Shireen Abu Akleh, one month on: ‘The days have not passed’
Journalists at the scene of the Al Jazeera reporter’s killing on May 11 remain in shock and trauma.
The image of Shireen Abu Akleh’s lifeless body lying face down on the ground has not left cameraman Majdi Bannoura’s mind.
Bannoura was only a few metres away when Abu Akleh was killed by Israeli forces in Jenin a month ago, on May 11. As her cameraman, and as difficult as it was, he knew that he had to film what he was witnessing.
A month later, Bannoura, who works for Al Jazeera and had a 24-year professional and personal relationship with Abu Akleh, is still in a state of shock.
“We still cannot believe that she’s gone, that we haven’t seen her for a month. We walk into the office hoping to hear her voice,” he said.
The killing of the 51-year-old veteran Palestinian correspondent for Al Jazeera Arabic television has sent shockwaves throughout the world.
Abu Akleh, who also held American citizenship, was shot in the head while covering an Israeli army raid on the Jenin refugee camp, in the northern occupied West Bank, despite wearing a clearly marked press vest and helmet.
Al Jazeera described Abu Akleh’s death as “blatant murder” and said she was “assassinated in cold blood”. The network has assigned a legal team to refer her killing to the International Criminal Court (ICC) in The Hague.
‘Much more than a colleague’
Abu Akleh joined Al Jazeera Arabic at the same time as Bannoura, in August 1997, a year after the network was launched. Back then, Bannoura filmed her first-ever appearance on camera with the channel in Jerusalem.
He also filmed her last, when she was transformed from a reporter into the story itself.
Upon hearing the first bullet, Bannoura began recording. He saw that his colleague, Ali al-Samoudi (who has now recovered), had been shot.
“Ali was injured and I started filming him, I didn’t see Shireen and I wasn’t aware of the size of the tragedy we were in,” he recalled.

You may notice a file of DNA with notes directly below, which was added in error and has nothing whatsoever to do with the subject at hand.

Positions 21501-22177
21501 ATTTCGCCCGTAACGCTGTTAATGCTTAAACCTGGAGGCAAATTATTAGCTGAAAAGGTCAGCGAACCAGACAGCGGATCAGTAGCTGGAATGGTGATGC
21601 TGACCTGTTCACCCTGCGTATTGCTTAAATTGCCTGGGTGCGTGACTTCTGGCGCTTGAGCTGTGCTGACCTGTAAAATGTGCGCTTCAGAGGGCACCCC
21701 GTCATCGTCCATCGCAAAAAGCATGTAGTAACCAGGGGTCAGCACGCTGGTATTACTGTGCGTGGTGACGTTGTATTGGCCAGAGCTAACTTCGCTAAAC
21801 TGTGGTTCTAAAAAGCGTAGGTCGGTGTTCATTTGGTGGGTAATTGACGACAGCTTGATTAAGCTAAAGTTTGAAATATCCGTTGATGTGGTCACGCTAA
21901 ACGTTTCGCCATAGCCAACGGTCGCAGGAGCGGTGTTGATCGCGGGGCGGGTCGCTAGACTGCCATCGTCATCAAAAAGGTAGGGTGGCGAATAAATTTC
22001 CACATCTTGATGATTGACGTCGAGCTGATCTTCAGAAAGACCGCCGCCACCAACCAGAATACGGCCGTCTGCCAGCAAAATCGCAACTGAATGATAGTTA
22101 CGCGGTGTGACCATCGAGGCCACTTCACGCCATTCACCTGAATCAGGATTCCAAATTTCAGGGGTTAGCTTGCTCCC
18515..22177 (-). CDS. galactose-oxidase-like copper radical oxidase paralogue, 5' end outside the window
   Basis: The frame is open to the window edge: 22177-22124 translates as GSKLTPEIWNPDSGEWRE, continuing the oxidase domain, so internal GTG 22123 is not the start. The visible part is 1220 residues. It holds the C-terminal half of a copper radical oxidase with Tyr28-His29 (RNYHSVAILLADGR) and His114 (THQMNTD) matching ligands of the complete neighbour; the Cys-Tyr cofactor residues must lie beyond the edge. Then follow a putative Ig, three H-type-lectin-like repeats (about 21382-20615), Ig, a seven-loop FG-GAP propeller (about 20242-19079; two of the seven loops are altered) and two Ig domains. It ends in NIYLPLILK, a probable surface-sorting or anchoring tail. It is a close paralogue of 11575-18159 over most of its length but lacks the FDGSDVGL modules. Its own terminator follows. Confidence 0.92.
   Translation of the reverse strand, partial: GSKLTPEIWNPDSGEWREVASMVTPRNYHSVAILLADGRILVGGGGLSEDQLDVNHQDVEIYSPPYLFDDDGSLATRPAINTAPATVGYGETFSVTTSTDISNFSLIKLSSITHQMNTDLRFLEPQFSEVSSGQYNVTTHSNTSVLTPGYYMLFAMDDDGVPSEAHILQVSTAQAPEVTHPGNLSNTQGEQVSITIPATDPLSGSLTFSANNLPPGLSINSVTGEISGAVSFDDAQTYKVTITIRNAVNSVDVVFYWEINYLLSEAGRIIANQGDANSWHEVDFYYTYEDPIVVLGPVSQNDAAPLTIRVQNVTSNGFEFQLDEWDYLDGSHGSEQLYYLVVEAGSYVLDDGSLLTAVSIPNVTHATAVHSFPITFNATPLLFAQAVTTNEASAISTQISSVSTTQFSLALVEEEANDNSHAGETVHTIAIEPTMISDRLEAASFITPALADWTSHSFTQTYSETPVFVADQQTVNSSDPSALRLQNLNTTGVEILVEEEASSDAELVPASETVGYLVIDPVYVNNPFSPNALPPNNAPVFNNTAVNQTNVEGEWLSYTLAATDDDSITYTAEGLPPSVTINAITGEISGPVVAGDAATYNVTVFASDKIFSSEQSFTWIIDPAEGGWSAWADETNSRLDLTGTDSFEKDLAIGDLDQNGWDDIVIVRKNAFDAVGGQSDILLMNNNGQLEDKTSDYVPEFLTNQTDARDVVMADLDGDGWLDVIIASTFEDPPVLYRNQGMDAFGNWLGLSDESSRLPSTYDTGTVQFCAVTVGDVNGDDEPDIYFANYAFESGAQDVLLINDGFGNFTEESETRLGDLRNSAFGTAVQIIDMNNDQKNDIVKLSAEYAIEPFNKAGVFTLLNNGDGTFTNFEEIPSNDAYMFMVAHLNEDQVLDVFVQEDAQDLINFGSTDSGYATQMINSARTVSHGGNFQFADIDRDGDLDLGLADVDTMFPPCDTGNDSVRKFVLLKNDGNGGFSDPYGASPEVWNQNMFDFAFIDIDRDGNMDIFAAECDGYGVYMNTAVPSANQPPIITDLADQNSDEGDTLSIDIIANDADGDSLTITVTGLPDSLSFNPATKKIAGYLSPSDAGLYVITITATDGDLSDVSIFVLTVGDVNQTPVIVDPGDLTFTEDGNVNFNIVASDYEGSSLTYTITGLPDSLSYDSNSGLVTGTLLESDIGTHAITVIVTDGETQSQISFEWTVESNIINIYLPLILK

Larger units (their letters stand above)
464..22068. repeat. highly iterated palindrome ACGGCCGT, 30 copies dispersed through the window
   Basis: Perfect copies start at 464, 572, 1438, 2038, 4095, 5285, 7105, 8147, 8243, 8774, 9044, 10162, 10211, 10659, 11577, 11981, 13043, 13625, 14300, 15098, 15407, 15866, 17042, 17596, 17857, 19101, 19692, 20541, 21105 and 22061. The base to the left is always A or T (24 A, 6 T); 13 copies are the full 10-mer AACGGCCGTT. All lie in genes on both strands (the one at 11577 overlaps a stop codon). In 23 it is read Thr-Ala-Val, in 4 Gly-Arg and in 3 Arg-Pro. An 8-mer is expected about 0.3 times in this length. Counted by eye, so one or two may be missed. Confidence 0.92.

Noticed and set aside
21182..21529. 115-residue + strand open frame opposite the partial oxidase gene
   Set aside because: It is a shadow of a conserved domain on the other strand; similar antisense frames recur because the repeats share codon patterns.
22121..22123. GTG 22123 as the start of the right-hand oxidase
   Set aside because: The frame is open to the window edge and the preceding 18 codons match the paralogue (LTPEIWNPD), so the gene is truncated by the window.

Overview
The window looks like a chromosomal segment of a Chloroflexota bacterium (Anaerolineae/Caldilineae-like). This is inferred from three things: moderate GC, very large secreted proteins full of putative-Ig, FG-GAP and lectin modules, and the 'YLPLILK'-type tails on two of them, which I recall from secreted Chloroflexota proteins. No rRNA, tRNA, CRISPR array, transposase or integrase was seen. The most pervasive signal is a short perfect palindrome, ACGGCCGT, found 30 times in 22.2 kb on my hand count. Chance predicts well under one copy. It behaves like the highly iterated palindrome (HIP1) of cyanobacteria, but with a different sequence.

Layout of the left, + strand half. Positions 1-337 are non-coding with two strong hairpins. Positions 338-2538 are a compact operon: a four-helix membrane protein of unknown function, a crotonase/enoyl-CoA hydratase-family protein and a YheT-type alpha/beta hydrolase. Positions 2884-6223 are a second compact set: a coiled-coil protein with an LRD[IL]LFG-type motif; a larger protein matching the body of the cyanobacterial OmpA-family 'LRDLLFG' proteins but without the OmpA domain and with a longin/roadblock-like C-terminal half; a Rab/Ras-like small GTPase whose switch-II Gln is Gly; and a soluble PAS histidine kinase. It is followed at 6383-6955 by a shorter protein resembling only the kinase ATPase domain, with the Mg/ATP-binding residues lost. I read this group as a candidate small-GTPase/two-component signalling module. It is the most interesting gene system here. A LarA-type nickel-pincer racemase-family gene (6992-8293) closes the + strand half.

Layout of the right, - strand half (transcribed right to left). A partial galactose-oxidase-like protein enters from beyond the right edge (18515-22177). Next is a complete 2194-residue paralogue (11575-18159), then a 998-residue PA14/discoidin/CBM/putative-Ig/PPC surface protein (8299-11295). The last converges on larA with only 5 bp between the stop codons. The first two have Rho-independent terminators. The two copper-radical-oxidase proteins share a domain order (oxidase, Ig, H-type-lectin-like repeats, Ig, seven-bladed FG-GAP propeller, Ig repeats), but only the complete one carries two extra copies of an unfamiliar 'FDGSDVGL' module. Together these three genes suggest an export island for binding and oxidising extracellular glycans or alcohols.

“When I turned the camera towards Shireen, I saw her lying on the ground. I wanted to cross the street, but there was live ammunition being fired at us. I realised that the situation was very dangerous – that if I went out, I was going to get shot,” said Bannoura.
“I wasn’t processing what was happening, I made a decision within seconds to keep filming.”
Bannoura kept his eyes on Shireen’s body as he filmed, hoping he would see any sign of life, but to no avail. By the time she was dragged away and taken to a hospital, she was already dead.
Losing her, said Bannoura, has had a difficult and lasting effect on his life.
“Shireen was much more than a colleague, she was a friend to everyone, we had a lifelong relationship beyond just work,” he said between tears.
“She would come over, she knew my children. We spent more time together than we would spend in our own homes. It’s not going to get easier, whether a month or two months, or a year or two years, pass.”
While Abu Akleh’s killing will continue to make headlines as calls for justice and accountability persist, those who were next to her at the scene are still reliving the trauma and horror of the event.
Local journalist Mujahed al-Saadi was standing next to Abu Akleh when she was shot. He says that he feels time has stopped.
“The days have not passed. I wake up at night to the image of Shireen’s last moments, it stays in my mind,” al-Saadi told Al Jazeera.
Despite being in the direct line of fire himself, al-Saadi wishes he could have done more for Abu Akleh.
“I sometimes feel guilty that I, a son of the area, could not protect Shireen. I did not expect her to be martyred – I thought that I would be the one to die as I was in front of her, closer to the soldiers,” al-Saadi said.
“I went crazy because I felt that the bullets were intended for me,” he added.
Abu Akleh often conducted her television live broadcasts from the rooftop of al-Saadi’s home, and he accompanied her in the field on many occasions, particularly in the camp.
The father of two said working with her – after growing up watching her on TV – was an “honour”.
“Many people dreamt of merely getting the chance to speak to her, let alone work with her,” said al-Saadi, noting her coverage of Israel’s 2002 large-scale invasion of the Jenin refugee camp where he used to live.
“What shocked me the most when I started working with her was her modesty, despite how well known she was. She was patriotic. She was loved by the people.”
Abu Akleh’s funeral procession extended over three days, from Jenin to Jerusalem – one of the longest processions in Palestinian history – and included Nablus and Ramallah. That, said al-Saadi, was indicative of the respect for her among regular Palestinians who flooded into the streets to bid her farewell.
For al-Saadi and Bannoura, the chances of justice for Abu Akleh feel slim owing to the reality of rampant Israeli impunity.
“We have never seen any justice – from any international side or court. Even if we are journalists, we are Palestinians at the end of the day,” said Bannoura, adding that any Palestinian is liable to be targeted.
“We hope that Shireen’s case will be the moment that will change things moving forward.”